Srinagar, Aug 20: Winding up of State Commission for Women and Child Rights (SCWCR) in Jammu and Kashmir has left the women, who are victims of domestic violence and cruelty against them, with nowhere to go.
The SCWCR was winded up after J&K’s reorganization in 2019 and it was ordered that the cases which were being heard by the commission in J&K will be heard by the National Commission for Women in New Delhi. The cases which were being heard at SCWCR have been lingering on since then and the new cases are not even being registered.
An analyst while talking to Precious Kashmir said, “The government should set up a new commission on the lines of SCWCR in J&K so that cases of violence against women are heard on the fast track basis. We cannot expect a woman to travel all the way to New Delhi to register a complaint against their husband or in laws.”
He said, “After winding up of the commission, victims have been left with no other option other than to approach the courts and fight long legal battles.”
A woman, social worker, said, “The cases of domestic violence are on rise in Kashmir and victims are left with no other option other than to approach the police. Many cases go unreported as many women don’t approach the police. The SCWCR was headed by a woman and it mostly consisted of a female staff. The victims used to feel more comfortable to share their problems. Accessibility was a big factor. The SCWCR staffers were just a phone call away.”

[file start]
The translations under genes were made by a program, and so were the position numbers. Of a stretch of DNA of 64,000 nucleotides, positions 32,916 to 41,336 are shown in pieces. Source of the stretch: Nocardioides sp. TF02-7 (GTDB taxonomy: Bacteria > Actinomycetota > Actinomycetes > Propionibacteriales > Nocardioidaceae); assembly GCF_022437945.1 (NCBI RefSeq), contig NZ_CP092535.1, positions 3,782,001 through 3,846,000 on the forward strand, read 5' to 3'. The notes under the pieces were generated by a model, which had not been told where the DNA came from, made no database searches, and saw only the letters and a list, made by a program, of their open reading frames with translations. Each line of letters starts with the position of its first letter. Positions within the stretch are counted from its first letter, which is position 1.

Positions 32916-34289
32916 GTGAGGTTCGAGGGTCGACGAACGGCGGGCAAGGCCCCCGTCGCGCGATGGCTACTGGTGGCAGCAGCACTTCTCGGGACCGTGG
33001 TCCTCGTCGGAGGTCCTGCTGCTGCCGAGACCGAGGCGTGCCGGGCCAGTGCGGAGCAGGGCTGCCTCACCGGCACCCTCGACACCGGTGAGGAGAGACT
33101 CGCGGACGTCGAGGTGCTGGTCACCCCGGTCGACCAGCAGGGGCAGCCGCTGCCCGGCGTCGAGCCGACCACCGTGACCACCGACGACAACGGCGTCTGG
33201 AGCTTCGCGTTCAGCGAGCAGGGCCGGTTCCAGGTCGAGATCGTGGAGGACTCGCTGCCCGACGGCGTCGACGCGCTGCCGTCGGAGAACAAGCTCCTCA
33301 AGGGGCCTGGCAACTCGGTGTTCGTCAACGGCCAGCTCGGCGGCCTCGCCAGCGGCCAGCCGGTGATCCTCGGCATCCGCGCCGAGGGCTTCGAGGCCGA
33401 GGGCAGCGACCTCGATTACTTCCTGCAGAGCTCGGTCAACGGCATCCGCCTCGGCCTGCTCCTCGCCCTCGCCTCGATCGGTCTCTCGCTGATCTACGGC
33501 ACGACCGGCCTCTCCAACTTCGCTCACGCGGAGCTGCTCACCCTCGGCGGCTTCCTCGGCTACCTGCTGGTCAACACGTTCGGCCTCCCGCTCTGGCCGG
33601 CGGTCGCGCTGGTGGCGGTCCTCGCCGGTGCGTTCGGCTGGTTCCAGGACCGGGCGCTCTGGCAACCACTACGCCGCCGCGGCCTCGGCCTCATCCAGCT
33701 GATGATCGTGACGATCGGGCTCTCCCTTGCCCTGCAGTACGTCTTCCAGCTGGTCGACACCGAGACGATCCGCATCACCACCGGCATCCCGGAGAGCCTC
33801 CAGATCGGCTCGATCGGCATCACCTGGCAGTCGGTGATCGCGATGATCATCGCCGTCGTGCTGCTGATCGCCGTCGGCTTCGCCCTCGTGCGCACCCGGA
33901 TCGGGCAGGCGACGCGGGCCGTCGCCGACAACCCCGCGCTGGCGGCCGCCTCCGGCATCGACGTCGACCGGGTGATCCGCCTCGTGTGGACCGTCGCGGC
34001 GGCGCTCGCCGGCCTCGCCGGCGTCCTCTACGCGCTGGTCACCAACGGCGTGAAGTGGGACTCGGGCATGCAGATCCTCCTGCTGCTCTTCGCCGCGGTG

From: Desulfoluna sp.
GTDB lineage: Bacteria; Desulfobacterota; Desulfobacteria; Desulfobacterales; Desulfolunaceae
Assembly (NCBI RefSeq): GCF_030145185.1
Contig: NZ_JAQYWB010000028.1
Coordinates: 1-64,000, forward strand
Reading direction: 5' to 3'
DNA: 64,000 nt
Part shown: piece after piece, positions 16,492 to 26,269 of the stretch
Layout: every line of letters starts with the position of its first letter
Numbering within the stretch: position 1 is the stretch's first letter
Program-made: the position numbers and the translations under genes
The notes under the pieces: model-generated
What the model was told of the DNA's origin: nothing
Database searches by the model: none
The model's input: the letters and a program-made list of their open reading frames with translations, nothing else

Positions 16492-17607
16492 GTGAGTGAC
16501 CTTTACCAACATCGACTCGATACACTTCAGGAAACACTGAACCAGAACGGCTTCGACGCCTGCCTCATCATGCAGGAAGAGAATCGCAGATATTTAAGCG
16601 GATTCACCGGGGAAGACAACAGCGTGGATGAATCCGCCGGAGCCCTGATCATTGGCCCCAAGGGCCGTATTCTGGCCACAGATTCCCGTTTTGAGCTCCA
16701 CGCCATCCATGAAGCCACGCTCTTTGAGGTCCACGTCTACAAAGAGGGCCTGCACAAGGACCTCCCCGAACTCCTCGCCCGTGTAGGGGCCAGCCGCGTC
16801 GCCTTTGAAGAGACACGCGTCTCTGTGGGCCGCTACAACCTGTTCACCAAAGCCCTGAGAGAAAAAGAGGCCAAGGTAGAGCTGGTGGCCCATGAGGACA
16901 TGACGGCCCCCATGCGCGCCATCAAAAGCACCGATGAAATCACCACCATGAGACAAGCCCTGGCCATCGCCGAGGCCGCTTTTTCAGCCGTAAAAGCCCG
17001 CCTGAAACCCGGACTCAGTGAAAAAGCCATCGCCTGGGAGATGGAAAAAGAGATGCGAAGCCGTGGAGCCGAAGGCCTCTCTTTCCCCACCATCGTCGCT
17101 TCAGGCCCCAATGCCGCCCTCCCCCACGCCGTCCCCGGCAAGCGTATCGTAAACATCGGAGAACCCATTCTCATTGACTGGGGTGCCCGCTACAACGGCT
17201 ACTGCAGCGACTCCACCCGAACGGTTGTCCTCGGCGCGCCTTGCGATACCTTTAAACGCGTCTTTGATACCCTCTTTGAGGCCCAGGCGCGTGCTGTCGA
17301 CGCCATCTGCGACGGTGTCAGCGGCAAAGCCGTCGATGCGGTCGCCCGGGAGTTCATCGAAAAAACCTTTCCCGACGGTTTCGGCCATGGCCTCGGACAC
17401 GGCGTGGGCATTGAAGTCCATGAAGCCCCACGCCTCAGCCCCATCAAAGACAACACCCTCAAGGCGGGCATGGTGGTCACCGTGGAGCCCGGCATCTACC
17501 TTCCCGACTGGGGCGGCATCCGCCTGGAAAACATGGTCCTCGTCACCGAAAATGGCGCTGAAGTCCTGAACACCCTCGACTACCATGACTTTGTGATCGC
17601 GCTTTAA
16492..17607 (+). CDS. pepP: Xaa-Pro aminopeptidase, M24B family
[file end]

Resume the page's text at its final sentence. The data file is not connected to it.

She said that few NGOs in Kashmir are trying their best to help the victims of domestic violence but are unable to do much in absence of power and authority. “The SCWCR had the authority to get anyone summoned and law enforcing agencies used to act when any request was forwarded by the commission,” the social worker added.
An observer said that the National Commission for Women is already overburdened and one cannot expect the body to set up a separate wing for J&K. “The need of the hour is to put a mechanism in place where the cases from J&K could be heard. It should be set up within the UT so that victims can approach the commission without any hassles,” he added.
“Crime against women is a burning issue and it cannot be ignored. We cannot just depend upon courts. A special cell is needed to address the concerns of women, who in one or other way get victimized,” the observer said.